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Google said to deploy Wi-Fi blimps in Africa and Asia

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posted on May, 28 2013 @ 02:28 PM
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Google is reportedly working on creating wireless networks for more remote parts of the world, such as countries in sub-Saharan Africa and Southeast Asia, with sky-bound balloons and blimps, according to Wired.
Dubbed "high-altitude platforms," these mechanisms will reportedly be able to connect roughly a billion more people to the Internet worldwide, according to Wired. The blimps signals are said to be able to reach people in areas that are hundreds of square miles.
Last week, the Wall Street Journal reported that Google is going into the cellular business in Africa and Asia in an effort to connect more people to the Internet. Citing anonymous sources, the news source reported that the networks would be available outside of big cities, where service is spotty or not available.


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Also, Google isn't the only company that has been working on creating communication networks via blimps and balloons. Lockheed Martin and GlobeTel Communications have also been working on such inventions. And, the company Space Data already operates a network of high-altitude, balloon-borne transceivers known as SkySite Platforms, which serve as wireless towers.


Source: news.cnet.com...

Skynet is being born right before our very eyes
!!!

In all seriousness, this is a very interesting development. Being able to access the Internet from these remote places would give the people there a myriad of information they may not have received otherwise.

It will open up a vast market of untapped customers that will need and want services.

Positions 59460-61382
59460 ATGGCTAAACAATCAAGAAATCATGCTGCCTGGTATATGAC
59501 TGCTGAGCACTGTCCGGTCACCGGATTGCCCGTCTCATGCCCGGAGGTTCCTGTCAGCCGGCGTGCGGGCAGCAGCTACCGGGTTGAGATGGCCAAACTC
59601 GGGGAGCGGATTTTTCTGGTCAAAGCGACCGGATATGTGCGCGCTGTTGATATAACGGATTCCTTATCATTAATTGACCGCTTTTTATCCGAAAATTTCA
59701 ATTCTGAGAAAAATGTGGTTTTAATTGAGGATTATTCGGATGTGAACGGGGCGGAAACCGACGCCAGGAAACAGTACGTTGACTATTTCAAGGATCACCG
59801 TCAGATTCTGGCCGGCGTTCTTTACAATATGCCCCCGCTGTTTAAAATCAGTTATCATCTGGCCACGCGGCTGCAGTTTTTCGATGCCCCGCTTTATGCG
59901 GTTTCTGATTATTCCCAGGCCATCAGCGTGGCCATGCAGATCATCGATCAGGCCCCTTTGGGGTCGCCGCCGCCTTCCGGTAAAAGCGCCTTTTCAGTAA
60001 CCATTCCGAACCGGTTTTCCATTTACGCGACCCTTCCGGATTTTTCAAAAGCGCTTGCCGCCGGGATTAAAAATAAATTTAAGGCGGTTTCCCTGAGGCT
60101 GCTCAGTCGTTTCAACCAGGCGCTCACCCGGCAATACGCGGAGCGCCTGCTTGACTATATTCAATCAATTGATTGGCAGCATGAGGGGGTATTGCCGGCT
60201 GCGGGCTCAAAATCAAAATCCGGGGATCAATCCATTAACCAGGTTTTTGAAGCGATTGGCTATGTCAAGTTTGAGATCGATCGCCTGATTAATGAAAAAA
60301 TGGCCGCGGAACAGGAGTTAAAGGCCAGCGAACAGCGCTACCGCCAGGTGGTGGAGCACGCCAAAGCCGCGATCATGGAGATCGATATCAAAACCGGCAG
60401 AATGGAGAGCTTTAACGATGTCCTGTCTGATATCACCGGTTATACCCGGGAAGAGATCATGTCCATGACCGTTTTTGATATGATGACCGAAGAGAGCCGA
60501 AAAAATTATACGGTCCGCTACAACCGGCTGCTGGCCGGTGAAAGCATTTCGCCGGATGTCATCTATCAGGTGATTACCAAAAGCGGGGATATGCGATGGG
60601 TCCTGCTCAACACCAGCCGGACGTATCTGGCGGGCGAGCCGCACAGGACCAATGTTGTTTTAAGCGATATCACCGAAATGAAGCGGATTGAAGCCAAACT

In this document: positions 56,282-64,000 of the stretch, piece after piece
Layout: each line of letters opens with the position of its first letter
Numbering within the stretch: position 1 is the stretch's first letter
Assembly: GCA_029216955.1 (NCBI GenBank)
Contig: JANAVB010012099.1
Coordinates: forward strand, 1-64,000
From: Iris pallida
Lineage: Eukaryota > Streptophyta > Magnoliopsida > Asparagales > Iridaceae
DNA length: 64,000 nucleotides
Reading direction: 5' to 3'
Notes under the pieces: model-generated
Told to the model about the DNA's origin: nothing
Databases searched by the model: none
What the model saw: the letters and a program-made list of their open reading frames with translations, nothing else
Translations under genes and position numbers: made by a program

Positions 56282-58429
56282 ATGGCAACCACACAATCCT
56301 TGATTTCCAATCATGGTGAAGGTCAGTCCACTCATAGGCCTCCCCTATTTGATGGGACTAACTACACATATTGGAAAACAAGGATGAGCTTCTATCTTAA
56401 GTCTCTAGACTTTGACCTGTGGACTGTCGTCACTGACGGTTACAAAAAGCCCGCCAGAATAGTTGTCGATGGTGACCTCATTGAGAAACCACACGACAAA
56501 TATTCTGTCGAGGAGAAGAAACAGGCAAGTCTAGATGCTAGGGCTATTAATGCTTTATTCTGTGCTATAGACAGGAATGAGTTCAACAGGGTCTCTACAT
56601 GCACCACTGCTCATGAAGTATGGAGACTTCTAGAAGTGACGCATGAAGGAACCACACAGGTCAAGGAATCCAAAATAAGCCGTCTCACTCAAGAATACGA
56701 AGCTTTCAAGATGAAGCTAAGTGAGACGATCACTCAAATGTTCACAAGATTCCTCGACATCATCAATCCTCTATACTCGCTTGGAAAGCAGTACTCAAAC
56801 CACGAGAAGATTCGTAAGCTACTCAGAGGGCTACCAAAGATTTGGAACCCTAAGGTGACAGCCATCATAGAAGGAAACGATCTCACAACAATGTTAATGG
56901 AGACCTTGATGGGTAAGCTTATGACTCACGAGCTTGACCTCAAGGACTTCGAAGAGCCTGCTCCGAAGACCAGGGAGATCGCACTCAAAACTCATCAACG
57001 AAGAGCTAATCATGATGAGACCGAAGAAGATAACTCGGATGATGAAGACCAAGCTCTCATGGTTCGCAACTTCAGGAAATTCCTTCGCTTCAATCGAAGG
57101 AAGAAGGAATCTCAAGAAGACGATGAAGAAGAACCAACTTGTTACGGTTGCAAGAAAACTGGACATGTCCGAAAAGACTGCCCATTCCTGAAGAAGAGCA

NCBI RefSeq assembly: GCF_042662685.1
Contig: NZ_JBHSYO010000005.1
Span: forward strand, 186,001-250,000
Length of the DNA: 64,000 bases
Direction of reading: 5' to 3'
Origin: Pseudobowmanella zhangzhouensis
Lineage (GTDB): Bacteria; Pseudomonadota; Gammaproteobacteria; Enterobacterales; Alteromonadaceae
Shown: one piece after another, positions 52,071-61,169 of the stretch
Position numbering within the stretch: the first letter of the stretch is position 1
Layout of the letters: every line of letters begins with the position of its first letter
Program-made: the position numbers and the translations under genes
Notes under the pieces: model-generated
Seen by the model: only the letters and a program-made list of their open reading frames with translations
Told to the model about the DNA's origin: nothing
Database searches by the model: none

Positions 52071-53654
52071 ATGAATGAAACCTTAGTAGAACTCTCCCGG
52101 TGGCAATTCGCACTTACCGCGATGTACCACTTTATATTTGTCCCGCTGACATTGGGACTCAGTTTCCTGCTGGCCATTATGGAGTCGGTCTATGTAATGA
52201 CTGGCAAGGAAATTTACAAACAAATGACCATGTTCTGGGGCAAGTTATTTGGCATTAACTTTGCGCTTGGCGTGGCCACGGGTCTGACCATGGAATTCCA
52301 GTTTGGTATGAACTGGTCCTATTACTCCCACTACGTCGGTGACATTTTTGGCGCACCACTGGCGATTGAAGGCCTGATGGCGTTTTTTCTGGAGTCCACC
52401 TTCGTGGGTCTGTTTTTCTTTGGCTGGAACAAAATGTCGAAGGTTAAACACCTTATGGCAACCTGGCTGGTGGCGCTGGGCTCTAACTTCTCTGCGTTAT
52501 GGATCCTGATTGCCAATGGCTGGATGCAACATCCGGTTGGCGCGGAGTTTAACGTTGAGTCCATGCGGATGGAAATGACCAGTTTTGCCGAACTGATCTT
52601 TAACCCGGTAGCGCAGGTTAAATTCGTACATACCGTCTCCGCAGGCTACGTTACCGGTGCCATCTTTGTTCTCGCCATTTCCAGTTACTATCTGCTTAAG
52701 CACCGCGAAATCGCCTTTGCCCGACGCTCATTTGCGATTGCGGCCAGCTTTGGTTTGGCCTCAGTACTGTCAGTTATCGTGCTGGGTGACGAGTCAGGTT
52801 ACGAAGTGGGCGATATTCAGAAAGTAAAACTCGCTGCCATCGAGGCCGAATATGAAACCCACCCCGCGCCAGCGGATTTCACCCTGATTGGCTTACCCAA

The inquisitive of them will want to have their own piece of the Internet pie and start developing, web, phone, and social applications.

Globalization is real and is right around the corner. With efforts like this being done to give, what was once thought, inaccessible places the Internet. Change will soon follow, that is if it isn't censored heavily by local governments.
edit on 28-5-2013 by majesticgent because: (no reason given)




posted on May, 28 2013 @ 02:31 PM
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reply to post by majesticgent
 


Great......even more Spam email saying I won 550 M dollars or my long lost Uncle in Mozambique, left me $600,000.



posted on May, 28 2013 @ 02:37 PM
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reply to post by pavil
 


Probably so, but I think some positive will stem from it too. A relatively untapped market means more potential for great things.



posted on May, 28 2013 @ 02:45 PM
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Google is everywhere, it should not surprise you though, they are a corporate member of the council on foreign relations so they would be at the forefront to bring the world together in every way as one world, hats off to Google bring the world closer as one improving foreign relations and internet access !
edit on 28-5-2013 by phinubian because: (no reason given)



posted on May, 28 2013 @ 02:52 PM
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reply to post by majesticgent
 


blimps?

wasn't there a ted-talk around last year?
ex-cia guy pointed out that by using decommissioned satellites
you could give everyone T-1 speeds on their phones?

oh wait, less [or no] money in it...

forget bank scams
can't give those folks too good or too fast internet access
or they'll use it as another weapon to keep their country and continent safe from looters.